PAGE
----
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Gravil v Carroll (1) & Redruth Rugby Football Club (2), Court of Appeal, 18 June 2008

17 July 2008
The issues

Vicarious liability – rugby – sport – whether rugby club liable for assault by a player from its team during a match.

The facts

On the 29th October 2005 in a National League Division 2 Rugby Union match between Halifax and Redruth, Richard Carroll, playing for Redruth, punched Andrew Gravil. The Claimant was a prop forward for Halifax, the 1st Defendant played in the second row for Redruth. The accident happened in 46th minute after a scrum where an altercation developed involving the Claimant and two Redruth players, one of whom (the hooker) backed away. The First Defendant threw a punch which struck the Claimant and caused a blow out fracture of the right orbit

The First Defendant was shown a yellow card by the referee. After the match, Halifax cited the First Defendant and at an RFU disciplinary hearing the First Defendant admitted that he had deliberately assaulted the Claimant but denied pre-meditation and said he had been provoked. He was suspended for 8 weeks.

The matter went to Trial. The First Defendant took no part in the Trial and the Trial Judge held him liable to the Claimant. Damages were assessed at £8,500.00, none of which had been paid. The First Defendant did not appeal. The Claimant appealed to the Judge against the dismissal of his claim against the Second Defendant but his appeal failed. The Claimant appealed to the Court of Appeal.

The decision

Carroll had a contract with Redruth confirming his employment by the club. It provided that he would be a part-time employee and that his employment would end on the 31st May 2006, although it was in fact extended for a further year. He would receive a match fee of £250.00 and a win bonus of £50.00. In addition, the club would meet some of his expenses.

The long established rule was that an employer was vicariously liable for the torts of his employee committed in the course of his employment. The test, following Lister v Hesley Hall Ltd and Mattis v Pollock was whether the employees tort was so closely connected with his employment that it would be fair and just to hold the employer vicariously liable. There was a very close connection between the punch and the First Defendant’s employment. He was employed to play rugby for the club and was doing so at the time as a second row forward. When he punched the Claimant there was still a melee of the kind which frequently occurred during rugby matches, even though the whistle had gone. The dvd of the match that the Court had seen showed that the melee was part of the game and was in no way independent of it. It was the kind of thing that both clubs expected to occur. A throwing of punches was not uncommon in situations like this, when the scrum was breaking up after the whistle had gone and, indeed, they could fairly be regarded as an ordinary, though undesirable, incident of a rugby match.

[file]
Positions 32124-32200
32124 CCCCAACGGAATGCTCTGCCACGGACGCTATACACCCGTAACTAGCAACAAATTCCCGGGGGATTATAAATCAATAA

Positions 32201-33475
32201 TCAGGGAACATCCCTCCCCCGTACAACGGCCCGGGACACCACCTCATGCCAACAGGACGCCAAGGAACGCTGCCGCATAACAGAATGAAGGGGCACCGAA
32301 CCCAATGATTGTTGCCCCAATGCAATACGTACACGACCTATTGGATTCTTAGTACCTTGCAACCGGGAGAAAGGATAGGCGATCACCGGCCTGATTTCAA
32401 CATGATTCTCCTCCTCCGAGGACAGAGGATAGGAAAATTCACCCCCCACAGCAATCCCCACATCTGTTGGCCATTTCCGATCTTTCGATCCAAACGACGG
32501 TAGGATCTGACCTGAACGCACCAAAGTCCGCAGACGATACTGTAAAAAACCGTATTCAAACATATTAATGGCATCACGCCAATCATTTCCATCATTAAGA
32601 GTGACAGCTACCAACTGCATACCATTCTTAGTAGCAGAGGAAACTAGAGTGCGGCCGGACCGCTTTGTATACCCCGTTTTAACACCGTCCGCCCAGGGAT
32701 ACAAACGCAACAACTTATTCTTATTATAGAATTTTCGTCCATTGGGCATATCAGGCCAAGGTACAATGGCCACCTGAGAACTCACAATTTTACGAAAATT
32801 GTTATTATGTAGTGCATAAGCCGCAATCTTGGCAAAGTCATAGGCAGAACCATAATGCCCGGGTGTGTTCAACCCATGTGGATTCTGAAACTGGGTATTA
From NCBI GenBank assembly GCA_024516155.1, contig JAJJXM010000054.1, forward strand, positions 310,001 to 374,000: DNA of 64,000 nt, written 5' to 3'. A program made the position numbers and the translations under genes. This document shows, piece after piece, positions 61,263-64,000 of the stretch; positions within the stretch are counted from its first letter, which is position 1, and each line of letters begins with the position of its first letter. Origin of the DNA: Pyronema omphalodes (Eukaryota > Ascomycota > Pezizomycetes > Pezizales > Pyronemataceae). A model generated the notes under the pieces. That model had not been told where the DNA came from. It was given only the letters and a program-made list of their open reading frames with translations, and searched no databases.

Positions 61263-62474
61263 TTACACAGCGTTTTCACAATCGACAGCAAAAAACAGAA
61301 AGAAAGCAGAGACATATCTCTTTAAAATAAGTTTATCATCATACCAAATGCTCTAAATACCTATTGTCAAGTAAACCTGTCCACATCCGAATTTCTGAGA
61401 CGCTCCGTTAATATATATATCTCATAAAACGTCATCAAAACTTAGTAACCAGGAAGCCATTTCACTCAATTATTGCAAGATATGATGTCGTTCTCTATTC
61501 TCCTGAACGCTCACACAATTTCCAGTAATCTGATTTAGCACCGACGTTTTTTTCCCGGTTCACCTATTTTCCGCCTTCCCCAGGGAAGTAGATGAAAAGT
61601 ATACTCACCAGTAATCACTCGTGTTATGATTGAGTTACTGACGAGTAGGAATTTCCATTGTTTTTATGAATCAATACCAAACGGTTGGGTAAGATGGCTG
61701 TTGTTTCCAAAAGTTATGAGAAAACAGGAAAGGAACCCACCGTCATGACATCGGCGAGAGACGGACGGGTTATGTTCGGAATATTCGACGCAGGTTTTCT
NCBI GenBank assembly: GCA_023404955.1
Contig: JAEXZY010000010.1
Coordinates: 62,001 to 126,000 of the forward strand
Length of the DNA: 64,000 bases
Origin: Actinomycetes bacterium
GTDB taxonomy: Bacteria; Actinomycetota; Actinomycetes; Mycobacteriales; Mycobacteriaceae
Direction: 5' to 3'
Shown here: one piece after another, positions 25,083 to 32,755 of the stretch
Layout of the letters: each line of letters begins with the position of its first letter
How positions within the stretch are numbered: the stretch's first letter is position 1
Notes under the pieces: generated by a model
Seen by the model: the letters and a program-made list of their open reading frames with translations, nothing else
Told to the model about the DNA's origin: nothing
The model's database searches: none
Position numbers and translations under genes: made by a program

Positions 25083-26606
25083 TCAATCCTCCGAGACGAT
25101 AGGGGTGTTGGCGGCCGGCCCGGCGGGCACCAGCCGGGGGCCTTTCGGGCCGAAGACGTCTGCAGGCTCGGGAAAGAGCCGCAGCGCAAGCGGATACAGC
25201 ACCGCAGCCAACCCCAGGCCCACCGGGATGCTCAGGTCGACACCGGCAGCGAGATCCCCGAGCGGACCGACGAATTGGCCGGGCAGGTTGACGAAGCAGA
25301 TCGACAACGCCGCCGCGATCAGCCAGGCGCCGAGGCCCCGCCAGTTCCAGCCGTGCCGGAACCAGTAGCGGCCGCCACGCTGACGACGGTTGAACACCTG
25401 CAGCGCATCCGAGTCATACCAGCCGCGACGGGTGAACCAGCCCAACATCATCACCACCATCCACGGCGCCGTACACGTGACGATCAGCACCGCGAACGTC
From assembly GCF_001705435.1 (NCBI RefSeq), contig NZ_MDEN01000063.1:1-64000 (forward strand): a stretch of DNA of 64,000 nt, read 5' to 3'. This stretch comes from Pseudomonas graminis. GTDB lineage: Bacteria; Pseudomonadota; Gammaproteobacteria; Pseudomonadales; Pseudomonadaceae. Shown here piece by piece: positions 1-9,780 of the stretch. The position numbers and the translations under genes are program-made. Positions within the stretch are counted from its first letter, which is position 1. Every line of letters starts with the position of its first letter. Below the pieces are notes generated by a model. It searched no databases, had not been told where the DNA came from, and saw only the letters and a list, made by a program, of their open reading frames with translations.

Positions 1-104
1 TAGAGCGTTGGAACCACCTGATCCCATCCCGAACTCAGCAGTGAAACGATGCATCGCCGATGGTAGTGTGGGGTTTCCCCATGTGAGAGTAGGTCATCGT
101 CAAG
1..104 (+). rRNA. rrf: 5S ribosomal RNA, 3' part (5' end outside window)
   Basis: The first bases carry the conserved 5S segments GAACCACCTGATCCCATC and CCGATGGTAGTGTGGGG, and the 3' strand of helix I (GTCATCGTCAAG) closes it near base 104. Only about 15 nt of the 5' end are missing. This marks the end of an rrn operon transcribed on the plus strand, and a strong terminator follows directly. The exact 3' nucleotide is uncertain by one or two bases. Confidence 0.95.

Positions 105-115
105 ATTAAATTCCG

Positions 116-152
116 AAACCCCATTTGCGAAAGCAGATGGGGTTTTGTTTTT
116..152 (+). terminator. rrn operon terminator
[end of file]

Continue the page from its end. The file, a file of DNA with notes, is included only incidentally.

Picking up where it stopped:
The fact that the First Defendant, like the Claimant, had other full-time employments was irrelevant.

Finally, the question had to be asked whether the close relationship between the punch and the employment was such that it would be fair and just to hold the club liable. The answer to that was plainly yes. It was now recognised that it was possible to be very seriously injured as a result of foul play during a rugby match and it was incumbent on players and clubs to take all reasonable steps to eradicate or at least minimise the risk of foul play which might cause injury. This involved clubs taking pro-active steps to stamp it out. There was an obvious temptation for clubs to turn a blind eye to foul play and the line between playing hard and playing dirty might be seen as a fine one. The temptation to cross the line in the scrum might be considerable unless active steps were taken by clubs to deter them from doing so.

The Judge had found that the punch was a serious breach of contract on the part of the First Defendant. That however, in the view of the Court of Appeal, indicated the close connection between the tort and the employment and not the reverse.

Appeal allowed.

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